Nonprofit organizations and human rights defenders and their vital work worldwide are getting tangled in a web of legislative, regulatory, and policy strictures set up to combat financial crime but that too often result in “unintended consequences,” hampering everything from humanitarian aid to community conflict prevention. The sector has been battling for decades to mitigate the impacts, and one of the key culprits, intended or not, is the still relatively opaque Financial Action Task Force (FATF), established in 1989 to set anti-money laundering standards but given superpowers in the aftermath of 9/11 to fight the financing of terrorism.

After years of frustrated attempts to raise the alarm over the detrimental side effects of the FATF’s power, the nonprofit sector now is more determined than ever to push  for another way to encourage the needed course correction. In a recent report, we explored three key elements of the problem and whether the most effective method of achieving change in the FATF’s approach is to continue on the current gradual, “evolutionary” path or take a more “revolutionary” tack, requiring a more radical shift.

The 9/11 attacks changed the international security landscape by defining terrorism, rightly or wrongly, as the preeminent threat to society, and making countering it a security mainstay. Building on regulations that predated 9/11, countering terrorism included investigating the money flows that prop up terrorists and their networks. This task was given to the FATF. As a result, the body of now 39 members (including the European Union and the Gulf Cooperation Council)# was transformed from a standard setter on anti-money laundering to being newly tasked with also setting and seeing to the implementation of standards that all countries are effectively required to follow to counter terrorism financing.

Yoking those two very different kinds of financial-integrity risks was problematic from the start. In the case of money laundering, in which money that is generated illegally is sought to be integrated into the legal financial system, it is the source of money that needs investigating. For terrorism financing, on the other hand, the source of the money could be legal or illegal, and it is the purpose to which that money is put (terrorist activity) that is illegal. Also problematic was that the FATF was not — and is still not — a treaty body; it seats only the large economies at the policymaking table, even though all countries worldwide are forced to comply because failure to do so has tangible impact on trade, aid, and investment.

Based on patchy empirical evidence, the FATF singled out nonprofits as a sector from the beginning of the newly enlarged mission in 2001. The FATF saw them as “particularly vulnerable” to terrorism financing. Nonprofits were the only legal entities to merit their own “Recommendation,” the term the FATF uses for its normative standards (which, of course, essentially become mandatory).  Now known as “Recommendation 8” in the current version of the Recommendations, it was one of nine new ones related to terrorism financing that were appended to the existing 40 anti-money laundering provisions.

In the last two decades-plus, this unusual attention to nonprofits has led to the overregulation and suppression of the sector, as well as challenges for civil society in accessing financing. Among the hurdles they face is the practice of “de-risking,”  in which financial institutions close accounts, delay or block transfers, or otherwise break ties with clients perceived as high risk for money laundering or terrorism financing abuse, regardless of whether they have done – or are likely to do — anything wrong.

Amid the drive to counter terrorism, nonprofit organizations have been consistently vulnerable to abuse and mischaracterization in various contexts. Legal and regulatory provisions, for example, often restrict nonprofit activity (whether humanitarian, development, peacebuilding, or human-rights related). Repressive measures target lawful, nonviolent activists or groups. Access to financial resources or foreign funding for nonprofits may be limited, if not eliminated entirely. And governments sometimes mount smear campaigns, with the objective of delegitimizing groups they see as opposed to their narrow interests by loosely characterizing them as “terrorists.”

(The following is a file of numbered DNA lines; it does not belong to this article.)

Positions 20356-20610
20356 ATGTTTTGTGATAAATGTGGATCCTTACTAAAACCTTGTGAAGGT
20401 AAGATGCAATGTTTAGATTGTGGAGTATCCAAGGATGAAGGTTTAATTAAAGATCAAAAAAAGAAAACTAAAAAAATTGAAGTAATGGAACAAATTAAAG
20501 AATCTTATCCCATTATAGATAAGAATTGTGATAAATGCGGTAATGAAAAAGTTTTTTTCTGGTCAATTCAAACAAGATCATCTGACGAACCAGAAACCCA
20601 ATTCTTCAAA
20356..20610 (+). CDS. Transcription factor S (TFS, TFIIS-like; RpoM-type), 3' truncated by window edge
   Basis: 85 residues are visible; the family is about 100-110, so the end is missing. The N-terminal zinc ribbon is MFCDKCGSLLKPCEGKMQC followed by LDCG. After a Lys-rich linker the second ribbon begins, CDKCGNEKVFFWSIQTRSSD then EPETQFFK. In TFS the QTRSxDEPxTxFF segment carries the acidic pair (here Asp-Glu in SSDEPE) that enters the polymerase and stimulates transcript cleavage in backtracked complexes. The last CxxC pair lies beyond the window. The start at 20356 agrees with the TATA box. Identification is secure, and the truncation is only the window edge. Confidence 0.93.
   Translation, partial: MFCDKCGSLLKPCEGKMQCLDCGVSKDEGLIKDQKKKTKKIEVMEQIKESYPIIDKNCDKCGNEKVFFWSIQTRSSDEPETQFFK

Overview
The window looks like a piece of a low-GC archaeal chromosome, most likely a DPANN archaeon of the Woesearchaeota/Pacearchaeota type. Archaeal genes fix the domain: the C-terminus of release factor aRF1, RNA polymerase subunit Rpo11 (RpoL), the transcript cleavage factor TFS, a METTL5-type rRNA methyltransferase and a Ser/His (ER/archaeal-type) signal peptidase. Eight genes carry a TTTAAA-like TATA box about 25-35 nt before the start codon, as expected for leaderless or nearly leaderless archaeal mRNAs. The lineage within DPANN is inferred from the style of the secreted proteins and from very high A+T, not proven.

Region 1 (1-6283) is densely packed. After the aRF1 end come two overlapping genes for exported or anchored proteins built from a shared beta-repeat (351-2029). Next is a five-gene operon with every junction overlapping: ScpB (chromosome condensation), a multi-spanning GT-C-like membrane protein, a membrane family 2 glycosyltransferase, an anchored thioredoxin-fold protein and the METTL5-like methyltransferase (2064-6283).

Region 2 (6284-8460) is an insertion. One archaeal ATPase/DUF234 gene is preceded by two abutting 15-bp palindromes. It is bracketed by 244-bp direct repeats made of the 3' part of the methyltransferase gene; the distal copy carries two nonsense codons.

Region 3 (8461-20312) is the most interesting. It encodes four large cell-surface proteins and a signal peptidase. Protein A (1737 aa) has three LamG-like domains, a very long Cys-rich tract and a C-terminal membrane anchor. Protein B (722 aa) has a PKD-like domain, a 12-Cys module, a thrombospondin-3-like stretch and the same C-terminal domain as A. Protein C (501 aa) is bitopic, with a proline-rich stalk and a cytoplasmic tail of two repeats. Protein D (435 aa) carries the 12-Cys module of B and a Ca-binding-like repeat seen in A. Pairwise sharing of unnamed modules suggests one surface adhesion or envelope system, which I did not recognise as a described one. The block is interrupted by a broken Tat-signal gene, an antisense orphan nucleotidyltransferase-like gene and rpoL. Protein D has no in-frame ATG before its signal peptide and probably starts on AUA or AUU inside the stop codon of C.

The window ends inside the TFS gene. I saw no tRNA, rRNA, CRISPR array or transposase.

FATF’s “Recommendation 8”

More often than not, this pattern has been found to be related to the implementation of the FATF’s Recommendation 8. Countries often explicitly cite “compliance” with the provisions as the impetus for the change (the many examples include Turkey and Zimbabwe).

The problem facing nonprofit organizations caught in this web is threefold. The first is the framework of the FATF itself and the nonprofit standard within it (Recommendation 8). The second is the implementation of the standard at the national level. Finally there is the “market,” which reads the signals generated at the normative and national levels and applies these rules and regulations for the nonprofit sector into regulating financial access and transfers – the very lifeblood of nonprofit operations.

Applying the  “evolutionary” and “revolutionary” approach to each of these three types of issues can help analyze potential solutions for each that might better serve civil society going forward.

In terms of the norms set by the FATF framework, the radical call is to get rid of Recommendation 8 entirely, with the argument that not every risk of terrorism financing needs its own Recommendation. The sector would then be assessed for risk under Recommendation 1 (which focuses on the entirety of financial integrity risk posed to society), and any residual risk pertaining to the sector that is uncovered would then be dealt with under Recommendations 24 and 25 with beneficial ownership-style regulations.

Alternatively, an evolutionary approach would require the nonprofit sector to continue pressing for incremental change. The Global NPO Coalition on FATF in the past decade has highlighted unwarranted overregulation, suppression, and financial exclusion of civil society worldwide resulting from the (mis)implementation of the FATF standards. Realization of the scale of the problem prompted  FATF to institute the Unintended Consequences workstream in 2021. This led to recent changes to Recommendation 8 and a revised guidance paper on its implementation.

While welcome, this will not solve the problem of the intentional misuse of the standard. The Coalition has called for fundamental changes to the FATF assessment methodology so that disproportionate regulation of the sector can be called out. Additionally, FATF assessors need to be trained appropriately so that they are sensitized to these consequences. They also  need to be made aware of other equally legitimate policy priorities that governments have, such as  upholding international humanitarian and human rights law (IHL/IHRL), and the obligations of countries related to the freedoms of expression, association, and assembly, so that intentional misuse and routine derogation of these rights can be called out in the assessment.